Small-molecule PARP1 inhibitors, which also inhibit the homologous PARP2 enzyme (hereafter referred to as PARP1/2 inhibitors), were originally developed as chemo- and radiosensitizing agents. These agents also elicit synthetic lethality in BRCA1- or BRCA2-deficient cells, an observation that led to their clinical assessment in patients with germline BRCA1 or BRCA2 mutations (2). In phase 1 and 2 trials, olaparib single-agent treatment has delivered significant and sustained antitumor responses in patients with germline BRCA mutations, without causing many of the side effects associated with standard chemotherapies. Furthermore, when used as a maintenance therapy after carboplatin treatment in patients with high-grade serous ovarian cancer (HGS-OVCa), a disease characterized by a relatively high frequency of familial and somatic BRCA mutations, olaparib (KuDos/AstraZeneca) has been shown to significantly improve progression-free survival (PFS) when compared with a placebo and in patients with BRCA1- or BRCA2-mutant tumors and can reduce the time to recurrence by approximately 85% (3, 4).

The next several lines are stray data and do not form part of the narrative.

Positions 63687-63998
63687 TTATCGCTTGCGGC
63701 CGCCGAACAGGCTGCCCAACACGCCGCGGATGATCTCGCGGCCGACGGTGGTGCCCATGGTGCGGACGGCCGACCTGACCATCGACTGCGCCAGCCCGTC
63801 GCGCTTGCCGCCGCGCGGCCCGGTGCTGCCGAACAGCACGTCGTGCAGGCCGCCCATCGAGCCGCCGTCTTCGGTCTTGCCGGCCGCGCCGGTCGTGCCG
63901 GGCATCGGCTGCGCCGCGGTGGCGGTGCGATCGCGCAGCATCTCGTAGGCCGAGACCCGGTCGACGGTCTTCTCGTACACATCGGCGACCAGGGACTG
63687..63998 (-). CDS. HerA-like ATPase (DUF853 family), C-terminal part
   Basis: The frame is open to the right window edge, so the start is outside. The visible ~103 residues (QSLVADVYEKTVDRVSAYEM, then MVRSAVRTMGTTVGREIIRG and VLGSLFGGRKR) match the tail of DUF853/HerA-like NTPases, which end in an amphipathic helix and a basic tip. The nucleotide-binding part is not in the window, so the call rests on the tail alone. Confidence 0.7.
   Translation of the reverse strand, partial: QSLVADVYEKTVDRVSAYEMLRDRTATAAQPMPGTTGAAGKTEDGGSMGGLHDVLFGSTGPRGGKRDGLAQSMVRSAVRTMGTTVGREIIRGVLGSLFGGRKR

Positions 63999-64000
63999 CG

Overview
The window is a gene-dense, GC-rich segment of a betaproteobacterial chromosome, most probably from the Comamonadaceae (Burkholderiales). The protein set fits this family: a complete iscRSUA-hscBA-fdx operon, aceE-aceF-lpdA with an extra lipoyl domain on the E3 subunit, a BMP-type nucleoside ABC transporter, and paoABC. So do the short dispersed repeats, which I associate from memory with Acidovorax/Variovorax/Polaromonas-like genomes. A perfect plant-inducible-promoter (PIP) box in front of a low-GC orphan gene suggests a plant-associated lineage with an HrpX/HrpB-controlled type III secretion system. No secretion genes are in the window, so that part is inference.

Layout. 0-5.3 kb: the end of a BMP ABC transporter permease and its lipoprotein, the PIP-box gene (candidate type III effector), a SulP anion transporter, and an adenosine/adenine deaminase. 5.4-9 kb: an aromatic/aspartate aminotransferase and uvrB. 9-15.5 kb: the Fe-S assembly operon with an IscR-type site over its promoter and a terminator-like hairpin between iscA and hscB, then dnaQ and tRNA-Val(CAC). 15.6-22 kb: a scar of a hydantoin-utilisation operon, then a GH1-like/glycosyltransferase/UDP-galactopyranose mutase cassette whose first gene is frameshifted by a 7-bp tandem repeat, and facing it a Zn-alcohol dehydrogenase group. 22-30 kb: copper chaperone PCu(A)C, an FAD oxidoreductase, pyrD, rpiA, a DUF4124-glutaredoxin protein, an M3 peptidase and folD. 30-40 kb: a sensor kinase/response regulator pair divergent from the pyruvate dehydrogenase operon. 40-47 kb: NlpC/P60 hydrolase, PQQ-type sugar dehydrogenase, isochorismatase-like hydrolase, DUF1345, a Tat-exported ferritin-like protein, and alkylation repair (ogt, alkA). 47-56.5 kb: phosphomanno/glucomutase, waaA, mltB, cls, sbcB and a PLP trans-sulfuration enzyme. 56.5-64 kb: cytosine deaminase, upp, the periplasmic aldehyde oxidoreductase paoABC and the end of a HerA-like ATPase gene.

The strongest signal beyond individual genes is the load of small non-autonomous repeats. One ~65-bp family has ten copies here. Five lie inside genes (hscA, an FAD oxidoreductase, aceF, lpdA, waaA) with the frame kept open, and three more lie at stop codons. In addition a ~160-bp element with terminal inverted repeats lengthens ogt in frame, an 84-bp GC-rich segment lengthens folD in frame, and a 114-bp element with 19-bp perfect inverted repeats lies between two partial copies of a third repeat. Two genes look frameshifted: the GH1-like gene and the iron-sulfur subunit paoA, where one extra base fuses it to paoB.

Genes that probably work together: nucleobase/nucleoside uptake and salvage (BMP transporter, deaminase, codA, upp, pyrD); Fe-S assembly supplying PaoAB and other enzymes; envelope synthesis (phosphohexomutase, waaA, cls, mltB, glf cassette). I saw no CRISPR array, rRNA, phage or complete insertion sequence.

So far, the genetic dissection of PARP1/2 inhibitor sensitivity has relied upon the study of single genes involved in DNA repair (5) or small subsets of genes/proteins, such as the kinome (6). To identify novel genetic determinants of PARP1/2 inhibitor sensitivity that could have an impact on the clinical development of these agents, we conducted a genome-wide PARP1/2 inhibitor synthetic lethal screen. The results of this screen confirm the impact of the DDR on the cellular response to PARP1/2 inhibition and identify novel genetic determinants, such as CDK12, that could be used as candidate predictive biomarkers in both existing and future clinical trials.
Materials and Methods
The PARP inhibitor AZD2281/Olaparib was obtained from Selleck Chemical, and paclitaxel and cisplatin were obtained from Sigma Aldrich. Drugs were used as previously described (7–9).